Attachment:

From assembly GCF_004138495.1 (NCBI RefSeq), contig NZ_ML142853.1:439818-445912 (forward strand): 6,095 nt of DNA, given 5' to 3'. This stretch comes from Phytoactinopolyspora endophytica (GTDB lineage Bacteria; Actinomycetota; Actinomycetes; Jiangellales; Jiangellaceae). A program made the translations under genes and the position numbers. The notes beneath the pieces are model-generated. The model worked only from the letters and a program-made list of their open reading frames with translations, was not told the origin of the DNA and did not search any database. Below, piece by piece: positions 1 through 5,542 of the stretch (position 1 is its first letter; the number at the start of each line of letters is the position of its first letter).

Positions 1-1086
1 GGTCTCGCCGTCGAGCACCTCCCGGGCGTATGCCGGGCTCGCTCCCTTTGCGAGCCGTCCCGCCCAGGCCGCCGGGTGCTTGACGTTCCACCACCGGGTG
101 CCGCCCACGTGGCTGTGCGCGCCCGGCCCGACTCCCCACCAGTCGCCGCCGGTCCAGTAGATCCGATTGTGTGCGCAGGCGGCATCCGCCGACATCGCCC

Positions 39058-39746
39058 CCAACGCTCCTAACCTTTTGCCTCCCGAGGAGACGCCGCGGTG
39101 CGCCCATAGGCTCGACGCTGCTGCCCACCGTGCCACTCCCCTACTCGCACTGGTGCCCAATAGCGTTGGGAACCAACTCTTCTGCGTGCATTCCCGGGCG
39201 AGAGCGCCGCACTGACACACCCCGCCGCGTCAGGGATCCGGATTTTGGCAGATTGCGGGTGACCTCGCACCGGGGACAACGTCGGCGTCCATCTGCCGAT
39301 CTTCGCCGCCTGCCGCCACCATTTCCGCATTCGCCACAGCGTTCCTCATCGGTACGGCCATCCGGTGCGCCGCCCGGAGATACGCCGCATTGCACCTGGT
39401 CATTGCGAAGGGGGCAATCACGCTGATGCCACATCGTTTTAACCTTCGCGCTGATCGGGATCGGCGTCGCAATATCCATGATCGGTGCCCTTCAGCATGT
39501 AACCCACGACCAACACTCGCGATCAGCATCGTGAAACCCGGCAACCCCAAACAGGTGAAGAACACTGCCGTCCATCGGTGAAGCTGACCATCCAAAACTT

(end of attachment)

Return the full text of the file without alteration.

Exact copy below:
From assembly GCF_004138495.1 (NCBI RefSeq), contig NZ_ML142853.1:439818-445912 (forward strand): 6,095 nt of DNA, given 5' to 3'. This stretch comes from Phytoactinopolyspora endophytica (GTDB lineage Bacteria; Actinomycetota; Actinomycetes; Jiangellales; Jiangellaceae). A program made the translations under genes and the position numbers. The notes beneath the pieces are model-generated. The model worked only from the letters and a program-made list of their open reading frames with translations, was not told the origin of the DNA and did not search any database. Below, piece by piece: positions 1 through 5,542 of the stretch (position 1 is its first letter; the number at the start of each line of letters is the position of its first letter).

Positions 1-1086
1 GGTCTCGCCGTCGAGCACCTCCCGGGCGTATGCCGGGCTCGCTCCCTTTGCGAGCCGTCCCGCCCAGGCCGCCGGGTGCTTGACGTTCCACCACCGGGTG
101 CCGCCCACGTGGCTGTGCGCGCCCGGCCCGACTCCCCACCAGTCGCCGCCGGTCCAGTAGATCCGATTGTGTGCGCAGGCGGCATCCGCCGACATCGCCC

Positions 39058-39746
39058 CCAACGCTCCTAACCTTTTGCCTCCCGAGGAGACGCCGCGGTG
39101 CGCCCATAGGCTCGACGCTGCTGCCCACCGTGCCACTCCCCTACTCGCACTGGTGCCCAATAGCGTTGGGAACCAACTCTTCTGCGTGCATTCCCGGGCG
39201 AGAGCGCCGCACTGACACACCCCGCCGCGTCAGGGATCCGGATTTTGGCAGATTGCGGGTGACCTCGCACCGGGGACAACGTCGGCGTCCATCTGCCGAT
39301 CTTCGCCGCCTGCCGCCACCATTTCCGCATTCGCCACAGCGTTCCTCATCGGTACGGCCATCCGGTGCGCCGCCCGGAGATACGCCGCATTGCACCTGGT
39401 CATTGCGAAGGGGGCAATCACGCTGATGCCACATCGTTTTAACCTTCGCGCTGATCGGGATCGGCGTCGCAATATCCATGATCGGTGCCCTTCAGCATGT
39501 AACCCACGACCAACACTCGCGATCAGCATCGTGAAACCCGGCAACCCCAAACAGGTGAAGAACACTGCCGTCCATCGGTGAAGCTGACCATCCAAAACTT